WWD: Some of the footwear is quite spooky. What was the inspiration behind the Spoutnik shoe?
C.L.: The Spoutnik shoe is just a heel, it is almost an organic part of the foot. When you sketch a shoe but don’t have the intention to do a proper shoe, it remains a curvy sketch with no detail. The shoe completely morphs to the body.
WWD: What were the main challenges of creating shoes for dancers?
C.L.: Designing shoes for women to walk in the street is one thing, but designing shoes for dancers can bring out different aspects. It’s funny because on one side you have a lot of restrictions, like anything with even a tiny heel, you just can’t, because it breaks. It breaks not because the heel can’t support their weight of course, but because, with the way they are dancing, it can’t withstand three shows a day. Also due to the gestures the dancers make, they put a lot of pressure on these really tiny things. On the other hand, there are some moments where they are completely lifted and don’t really need to walk on [the heel], and suddenly, really, it’s the opposite, you don’t need to think about the pressure on the shoe so it allows you to go in a different corner and to really treat the heel as an object instead of as a supporting column for the whole body.
WWD: The show features a scene staged around the idea of heels that break and then go back together again. Is a breaking heel every shoe designer’s worst nightmare?
C.L.: Absolutely. I can’t speak for other designers but I’m pretty sure that everyone designing shoes on a professional level has this nightmare arriving. I remember doing shoes for Tina Turner and bringing them to Madison Square Garden for her show, and when the show opened all I could see was scaffolding on the stage, and I thought, Oh, my god, she’s going to climb on the scaffolding and jump from the scaffolding. I was paralyzed; I couldn’t enjoy the show as I was so worried about her breaking her neck. I knew the height of the heel. You just don’t want this to happen. At the same time, it’s almost comical because you have the feeling that people are just [praying] that it will happen to you, for the heel to break, so I thought with this tableau it would be funny to go, “claaak,” and then the shoe breaks, and everybody will be there thinking, “Oh, my god, he must be feeling awful,” and then they all break, and it becomes part of the choreography.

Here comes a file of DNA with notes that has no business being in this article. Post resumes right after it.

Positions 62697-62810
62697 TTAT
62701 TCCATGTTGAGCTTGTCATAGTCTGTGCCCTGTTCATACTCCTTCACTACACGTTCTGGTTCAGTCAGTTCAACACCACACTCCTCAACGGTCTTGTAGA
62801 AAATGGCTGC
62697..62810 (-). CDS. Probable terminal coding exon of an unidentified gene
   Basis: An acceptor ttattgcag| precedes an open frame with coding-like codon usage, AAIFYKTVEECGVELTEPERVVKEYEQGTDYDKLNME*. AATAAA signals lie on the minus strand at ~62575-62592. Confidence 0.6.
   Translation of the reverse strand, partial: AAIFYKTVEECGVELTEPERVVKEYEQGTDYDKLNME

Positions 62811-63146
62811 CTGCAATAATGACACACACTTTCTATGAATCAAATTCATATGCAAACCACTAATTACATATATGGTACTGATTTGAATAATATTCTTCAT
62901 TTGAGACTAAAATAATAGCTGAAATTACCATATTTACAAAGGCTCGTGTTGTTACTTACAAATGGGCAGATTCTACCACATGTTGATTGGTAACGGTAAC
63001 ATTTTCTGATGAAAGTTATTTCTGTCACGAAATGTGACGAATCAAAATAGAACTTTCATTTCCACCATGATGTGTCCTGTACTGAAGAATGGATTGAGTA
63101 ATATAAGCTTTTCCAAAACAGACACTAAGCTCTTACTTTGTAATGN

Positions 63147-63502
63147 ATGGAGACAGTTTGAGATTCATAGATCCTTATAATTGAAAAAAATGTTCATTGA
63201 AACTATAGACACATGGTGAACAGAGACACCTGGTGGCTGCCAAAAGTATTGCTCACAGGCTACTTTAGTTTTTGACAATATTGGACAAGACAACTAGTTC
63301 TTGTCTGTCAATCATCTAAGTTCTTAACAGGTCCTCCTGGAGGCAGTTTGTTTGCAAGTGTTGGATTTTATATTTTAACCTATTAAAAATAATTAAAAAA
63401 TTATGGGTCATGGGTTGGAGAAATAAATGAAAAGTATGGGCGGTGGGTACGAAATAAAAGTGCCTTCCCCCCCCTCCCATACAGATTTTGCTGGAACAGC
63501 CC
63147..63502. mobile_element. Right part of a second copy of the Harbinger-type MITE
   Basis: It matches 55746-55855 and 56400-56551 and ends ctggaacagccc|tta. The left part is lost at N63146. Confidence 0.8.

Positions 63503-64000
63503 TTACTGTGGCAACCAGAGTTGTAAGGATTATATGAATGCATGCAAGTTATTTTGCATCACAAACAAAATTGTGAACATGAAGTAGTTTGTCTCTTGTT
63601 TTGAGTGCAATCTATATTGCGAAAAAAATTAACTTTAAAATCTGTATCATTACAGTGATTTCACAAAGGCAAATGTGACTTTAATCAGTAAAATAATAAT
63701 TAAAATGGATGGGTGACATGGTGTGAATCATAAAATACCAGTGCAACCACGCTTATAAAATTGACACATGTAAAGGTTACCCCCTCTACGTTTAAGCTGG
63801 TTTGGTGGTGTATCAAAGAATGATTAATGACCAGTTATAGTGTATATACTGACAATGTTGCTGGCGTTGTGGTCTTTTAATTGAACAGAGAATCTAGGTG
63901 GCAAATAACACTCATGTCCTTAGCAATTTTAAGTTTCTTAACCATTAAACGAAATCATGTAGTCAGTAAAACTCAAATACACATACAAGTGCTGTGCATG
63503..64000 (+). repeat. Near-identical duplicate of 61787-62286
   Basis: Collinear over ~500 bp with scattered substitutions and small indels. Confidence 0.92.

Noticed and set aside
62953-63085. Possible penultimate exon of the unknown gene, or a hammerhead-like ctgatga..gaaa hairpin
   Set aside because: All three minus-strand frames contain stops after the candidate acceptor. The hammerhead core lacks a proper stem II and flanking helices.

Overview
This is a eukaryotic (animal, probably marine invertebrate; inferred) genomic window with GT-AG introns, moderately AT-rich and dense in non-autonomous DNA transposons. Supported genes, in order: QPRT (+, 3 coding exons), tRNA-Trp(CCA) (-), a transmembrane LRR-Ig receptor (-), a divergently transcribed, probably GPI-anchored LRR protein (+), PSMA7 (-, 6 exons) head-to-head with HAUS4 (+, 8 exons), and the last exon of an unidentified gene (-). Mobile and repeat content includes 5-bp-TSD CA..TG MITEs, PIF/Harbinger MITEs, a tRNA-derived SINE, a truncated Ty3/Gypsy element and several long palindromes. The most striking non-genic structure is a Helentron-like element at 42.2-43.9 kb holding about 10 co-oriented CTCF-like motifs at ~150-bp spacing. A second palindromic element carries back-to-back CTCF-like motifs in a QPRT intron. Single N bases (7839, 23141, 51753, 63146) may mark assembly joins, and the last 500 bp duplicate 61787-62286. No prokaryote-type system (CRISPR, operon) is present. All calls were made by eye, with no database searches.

WWD: Some of the scenes in the show are very dark and erotic. Did you want to create a type of Lynch-ian atmosphere?
C.L.: Yes, absolutely, the venue totally lends itself to that.
WWD: Dancers are known for having ugly feet. Was that something that you thought about when designing the shoes?
C.L.: I did think about it, but it’s not completely true. The classical ballerina has, of course, this large foot, but at the same time it is often, if not always, compensated with a beautiful arch. You can’t be a really good dancer if you have flat feet.
WWD: If your archives were to burn down, what one pair of shoes would you save first?
C.L.: Probably I would go for more of an emotional one, which is a bit like the rosebud to “Citizen Kane”; I would go for the Love shoe, which was my first shoe and was really the birth of my company.